It’s Good to Talk

Separation and Divorce – you don’t have to go through it alone.  Find someone you trust to talk to, it will help and it is “good to talk”.

There’s a whole host of emotions that surface in times of change; fear, anger, numbness, regret, sadness and anything in between.

If you talk to someone else about your personal life, you may feel as though you’re betraying someone you were once close to and loved, and possibly still do. Perhaps it just doesn’t feel right to talk about them behind their back but you can’t talk to them either.

However, if you work with a qualified therapist they are there to help and are ethically bound to keep your comments confidential.  They won’t judge you or your partner, it will start to put your mind more at ease and help to clarify your thoughts.

You could also call on a family member or friend you trust to help you through the emotional and financial upheaval.

Another couple of suggestions you may find helpful is writing in a journal or recording an audio diary, which ever works for you.  They don’t have to be saved, sometimes it is enough just to ‘off load’ to an external source and then to destroy the journal or delete the recording.

Talk about your fears; fear of not knowing whether you can cope financially or whether you can live on your own. Will you feel lonely?

How will you make new friends if your friends were friends of you both?

How will you be able to look after your children and how will you share responsibility of childcare? How will you tell family and friends that your partnership, or marriage, has ended? Will they judge you as a failure? Will you manage the practical aspects of keeping a different home and transport?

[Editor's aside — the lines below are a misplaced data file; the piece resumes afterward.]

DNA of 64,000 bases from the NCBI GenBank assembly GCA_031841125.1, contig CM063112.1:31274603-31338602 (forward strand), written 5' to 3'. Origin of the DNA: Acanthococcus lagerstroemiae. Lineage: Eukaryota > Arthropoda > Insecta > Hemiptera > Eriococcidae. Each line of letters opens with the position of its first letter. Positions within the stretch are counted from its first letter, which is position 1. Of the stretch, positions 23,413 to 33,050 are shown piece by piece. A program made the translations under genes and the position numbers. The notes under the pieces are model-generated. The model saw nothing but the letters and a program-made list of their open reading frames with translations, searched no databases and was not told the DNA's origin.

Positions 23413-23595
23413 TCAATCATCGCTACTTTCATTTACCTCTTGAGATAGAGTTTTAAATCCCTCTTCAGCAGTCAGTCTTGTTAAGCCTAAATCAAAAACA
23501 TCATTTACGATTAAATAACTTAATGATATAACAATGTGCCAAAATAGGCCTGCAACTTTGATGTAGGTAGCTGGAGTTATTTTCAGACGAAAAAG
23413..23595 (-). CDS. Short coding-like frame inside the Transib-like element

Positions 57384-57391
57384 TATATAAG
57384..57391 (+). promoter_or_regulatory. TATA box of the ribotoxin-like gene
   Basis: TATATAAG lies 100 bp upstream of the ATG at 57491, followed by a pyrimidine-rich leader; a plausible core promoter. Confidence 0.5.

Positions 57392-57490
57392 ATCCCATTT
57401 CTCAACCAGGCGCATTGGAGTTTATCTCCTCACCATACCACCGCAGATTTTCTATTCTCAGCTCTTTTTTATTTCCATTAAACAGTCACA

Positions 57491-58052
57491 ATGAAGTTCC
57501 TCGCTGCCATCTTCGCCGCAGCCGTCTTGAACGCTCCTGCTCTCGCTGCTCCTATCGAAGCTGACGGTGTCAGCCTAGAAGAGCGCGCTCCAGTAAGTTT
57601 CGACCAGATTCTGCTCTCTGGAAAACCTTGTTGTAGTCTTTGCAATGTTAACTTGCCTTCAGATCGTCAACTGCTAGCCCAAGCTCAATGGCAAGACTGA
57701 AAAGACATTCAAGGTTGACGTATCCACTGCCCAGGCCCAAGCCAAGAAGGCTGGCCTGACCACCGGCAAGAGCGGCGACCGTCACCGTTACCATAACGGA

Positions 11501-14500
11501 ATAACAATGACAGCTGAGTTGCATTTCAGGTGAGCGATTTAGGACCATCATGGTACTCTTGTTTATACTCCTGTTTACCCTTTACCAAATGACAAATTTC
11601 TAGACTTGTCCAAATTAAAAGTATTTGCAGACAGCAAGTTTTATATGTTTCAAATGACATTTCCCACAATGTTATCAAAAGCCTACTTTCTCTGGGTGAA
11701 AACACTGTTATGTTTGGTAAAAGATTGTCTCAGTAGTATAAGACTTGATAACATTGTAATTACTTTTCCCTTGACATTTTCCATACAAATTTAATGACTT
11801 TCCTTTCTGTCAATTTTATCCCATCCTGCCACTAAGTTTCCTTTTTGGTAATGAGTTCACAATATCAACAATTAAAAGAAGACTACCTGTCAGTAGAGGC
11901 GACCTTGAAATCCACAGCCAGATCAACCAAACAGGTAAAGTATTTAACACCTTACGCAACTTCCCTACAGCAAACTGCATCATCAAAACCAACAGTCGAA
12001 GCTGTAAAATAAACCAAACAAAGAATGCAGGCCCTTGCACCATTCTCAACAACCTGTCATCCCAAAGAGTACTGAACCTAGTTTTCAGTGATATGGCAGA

it's good to talkDo you feel the need to cope and be strong all of the time?  If this works for you that’s good, but if being strong is causing you to be angry, in pain, due to the physical stress imposed on your body, or exhausted you should reconsider how beneficial this strategy has become and try to find a new way forward.

At the other end of the scale is detachment, lack of emotions, feeling alone and vulnerable.   Talking can help you to come to terms with the situation.  If you feel that you have failed remember that none of us are perfect and we each try to achieve our best at that moment in time.

Questions, question, questions…..  If there is so much buzzing around the mind, just pick any question the first one that comes into your head and talk it through.  You may not achieve a solution but you will have made a start towards clarity of your mind and future.

You may not believe it now; but you will be able to deal with life’s challenges, you will cope in your own way and in your own time.  Every now and again take time to do things just for you.  Go for a walk, shout, sing, read, cycle, be creative with your favourite hobby or craft, take a relaxing bath, sleep, be with friends, be with family or take care of yourself in some way, however small.

Try to increase your self-esteem and gain a sense of new normality in an uncertain world.

If you’d like to find a therapist in your area or would like more information have a look at www.itsgoodtotalk.org.uk/  or  www.relate.org.uk

“The counselling made a huge difference to me. I’m feeling quite positive now. I still have bad days, but they don’t engulf me in the way they did before.”

www.relate.org.uk/real-life-story-rachel

 

Look after yourself, Karen

photo credit: Chatting in the Park via photopin (license)

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